Premier John Horgan last week attempted to deliver a rosy outlook during his keynote address to the Natural Resources Forum in Prince George. Nevertheless, most in the room were left feeling unconvinced that the future may be bright in B.C.’s resource sector.

The Natural Resources Forum is one of the largest conferences held in Northern B.C. and attracts over 1,000 participants including all three levels of governments, First Nations and of course, many representatives from resource developers, suppliers and service industries. It spans everything from forestry, mining and energy resources; meaning pretty much every major employer in the North is present.

I was also in attendance at the Forum in Prince George, and the overwhelming sense that I walked away with is the worry and anxiety from all sectors, wondering what the future might hold. Many left feeling alienated from any provincial support. Front of mind for many was the ongoing forestry crisis, the ever-rising controversy surrounding both the Trans Mountain pipeline and the Coastal GasLink LNG pipeline, and a sharp nine percent decline in B.C.’s mine exports. The current outlook for most certainly isn’t rosy.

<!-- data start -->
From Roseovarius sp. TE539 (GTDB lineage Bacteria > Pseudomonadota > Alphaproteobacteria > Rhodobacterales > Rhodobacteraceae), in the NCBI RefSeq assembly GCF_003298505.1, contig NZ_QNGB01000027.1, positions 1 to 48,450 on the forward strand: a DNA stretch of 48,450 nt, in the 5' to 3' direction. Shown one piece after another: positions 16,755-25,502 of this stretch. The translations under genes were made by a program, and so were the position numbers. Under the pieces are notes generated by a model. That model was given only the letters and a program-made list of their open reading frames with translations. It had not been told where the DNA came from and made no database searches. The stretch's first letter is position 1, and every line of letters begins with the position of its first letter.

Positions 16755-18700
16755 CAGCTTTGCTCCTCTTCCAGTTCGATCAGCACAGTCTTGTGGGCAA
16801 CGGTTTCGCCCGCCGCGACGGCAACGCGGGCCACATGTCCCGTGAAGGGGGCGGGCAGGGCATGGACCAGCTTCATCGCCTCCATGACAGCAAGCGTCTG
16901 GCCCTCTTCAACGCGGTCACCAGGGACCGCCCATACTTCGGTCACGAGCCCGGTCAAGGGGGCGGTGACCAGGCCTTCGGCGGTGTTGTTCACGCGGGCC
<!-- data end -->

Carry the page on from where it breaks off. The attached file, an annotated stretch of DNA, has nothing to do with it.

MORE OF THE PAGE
However, the North Matters rally was a positive highlight for me. I was proud to stand with my colleagues, including the leader of the opposition, Andrew Wilkinson, MLAs Bernier, Bond, Morris and Rustad and most members of our caucus. As well as many friends including MP Zimmer along with Ian Fife and Dave Johnston of the North Matters. Listening to hereditary chiefs, elected chiefs and members from northern indigenous groups talk about the positive impact the resources sector has had on their communities was incredibly powerful. Thank you to the organizers and attendees. I only wish the premier and members of his NDP caucus might have come out and listened!

However, it seems John Horgan isn’t listening: he is either at the very least oblivious to the concerns of rural British Columbia, or at the most, he simply doesn’t care.

Industry leaders tried to convey key policy points to Premier Horgan, such as concerns about huge increases to the carbon tax, which B.C. businesses pay unlike others, and is set to go up again on April 1 st (Not an April Fools joke!). The regulatory regime has become quite strict and complex in the industry, rendering it costly. When the system itself is too costly and too cumbersome to navigate – businesses go elsewhere, leaving B.C. workers paying the price. Laughably, during his address to the conference, the premier spoke of too much red tape – oh the gall!

John Horgan may have felt he was “never more optimistic about B.C.’s future”, but he may have been the only one in the room who would share such an opinion.